The Corner

National Security & Defense

Assad’s Regime Builds a Giant Crematorium

If you thought Bashir Assad’s regime in Syria couldn’t possibly get worse… well, it’s worse:

 The Syrian regime has built a crematorium 45 minutes outside of Damascus where the U.S. government believes they are burning the bodies of the thousands of prisoners executed inside the walls of the Saydnaya military prison — an institution nicknamed “the slaughterhouse”.

The prison is believed to kill at least 50 detainees a day often by mass hangings, acting assistant Secretary for Middle Eastern Affairs Stuart Jones briefed reporters on Monday. Jones also presented aerial photos of the prison complex showing the crematorium’s construction in 2013.

The international community previously believed that the bodies were being disposed of in mass graves. The building of a crematorium allows the regime to cover up the extent of mass murders they undertake while leaving behind little evidence, Jones said.

Granted, before the Syrian Civil War, it wasn’t crystal clear that Bashir Assad would become one of the globe’s bloodiest and most ruthless dictators. But his regime’s awful brutality and callous mass executions aren’t exactly stunning, either. In 1982, the dictator’s father, President Hafez al-Assad, leveled a city and killed anywhere from “10,000 to 25,000 Syrians, mostly civilians.” The apple did not fall far from the tree.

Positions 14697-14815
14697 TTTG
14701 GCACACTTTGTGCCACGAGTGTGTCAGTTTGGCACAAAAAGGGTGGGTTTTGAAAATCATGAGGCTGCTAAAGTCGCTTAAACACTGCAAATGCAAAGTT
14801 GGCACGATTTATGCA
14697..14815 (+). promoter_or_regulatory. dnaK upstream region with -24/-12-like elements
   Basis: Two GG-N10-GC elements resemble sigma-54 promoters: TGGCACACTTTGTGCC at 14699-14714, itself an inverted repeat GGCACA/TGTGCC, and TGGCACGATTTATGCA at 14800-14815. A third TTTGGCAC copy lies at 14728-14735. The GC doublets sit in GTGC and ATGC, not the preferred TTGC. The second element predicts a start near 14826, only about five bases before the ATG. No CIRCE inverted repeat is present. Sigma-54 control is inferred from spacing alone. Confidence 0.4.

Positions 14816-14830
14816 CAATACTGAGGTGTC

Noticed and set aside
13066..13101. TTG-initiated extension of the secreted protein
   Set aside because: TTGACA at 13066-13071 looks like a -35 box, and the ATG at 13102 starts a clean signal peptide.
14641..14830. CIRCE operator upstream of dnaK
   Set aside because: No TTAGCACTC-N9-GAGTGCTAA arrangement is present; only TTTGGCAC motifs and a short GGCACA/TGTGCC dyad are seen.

It’s never a bad time to look back at all of the Western officials and opinion leaders who assured us that Assad was the kind of leader who deserved America’s extended hand of friendship and trust.

The above photo is from 2007, when Pelosi traveled to Damascus and declared, “We came in friendship, hope, and determined that the road to Damascus is a road to peace,” Pelosi told reporters after her talks with Assad. Good call, ma’am. Good call.

Also that year, then-Senator Barack Obama said he was willing to meet with Assad “without preconditions.” For all of the other flaws of his foreign policy, Obama never met with Assad.

Starting in 2009, then-Senator John Kerry visited Assad several times, and in 2011 he said Assad was “very generous with me in terms of the discussions we have had. . . . My judgment is that Syria will move; Syria will change, as it embraces a legitimate relationship with the United States and the West.” 

And then, of course, there’s Vogue magazine:

In February, Vogue magazine published, for the benefit of its 11.7 million readers, an article titled “A Rose in the Desert” about the first lady of Syria. Asma al-Assad has British roots, wears designer fashion, worked for years in banking, and is married to the dictator Bashar al-Assad, whose regime has killed over 5,000 civilians and hundreds of children this year. The glowing article praised the Assads as a “wildly democratic” family-focused couple who vacation in Europe, foster Christianity, are at ease with American celebrities, made theirs the “safest country in the Middle East,” and want to give Syria a “brand essence.”

Finally, Rep. Tulsi Gabbard, Hawaii Democrat, met with Assad earlier this year and came back with nothing critical to say about him, and in fact accused the United States of “supporting terror groups.”

Great job, everybody. Take a bow.